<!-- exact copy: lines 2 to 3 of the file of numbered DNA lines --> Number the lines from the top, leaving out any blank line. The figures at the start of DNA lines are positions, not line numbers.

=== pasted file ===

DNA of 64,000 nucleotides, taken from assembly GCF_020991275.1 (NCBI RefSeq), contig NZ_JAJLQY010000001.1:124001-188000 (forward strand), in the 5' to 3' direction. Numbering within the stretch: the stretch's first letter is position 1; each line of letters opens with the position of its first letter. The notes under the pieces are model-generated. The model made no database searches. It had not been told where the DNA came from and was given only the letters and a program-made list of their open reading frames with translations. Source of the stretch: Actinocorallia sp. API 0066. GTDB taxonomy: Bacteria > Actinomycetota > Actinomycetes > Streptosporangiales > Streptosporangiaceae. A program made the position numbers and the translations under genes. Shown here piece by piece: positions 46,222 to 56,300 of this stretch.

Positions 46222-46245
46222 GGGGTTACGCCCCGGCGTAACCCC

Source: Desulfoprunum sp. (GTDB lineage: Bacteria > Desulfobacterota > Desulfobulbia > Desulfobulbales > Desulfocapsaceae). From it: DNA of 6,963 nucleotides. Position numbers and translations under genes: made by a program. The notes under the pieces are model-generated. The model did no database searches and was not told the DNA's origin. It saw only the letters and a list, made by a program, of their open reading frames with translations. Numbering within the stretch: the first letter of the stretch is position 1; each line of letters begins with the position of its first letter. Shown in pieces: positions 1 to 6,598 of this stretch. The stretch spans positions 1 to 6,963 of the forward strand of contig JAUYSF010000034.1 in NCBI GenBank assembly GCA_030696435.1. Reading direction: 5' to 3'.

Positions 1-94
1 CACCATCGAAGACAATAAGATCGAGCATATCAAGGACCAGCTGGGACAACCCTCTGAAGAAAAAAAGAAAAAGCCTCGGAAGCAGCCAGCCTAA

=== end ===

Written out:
Positions 46222-46245
46222 GGGGTTACGCCCCGGCGTAACCCC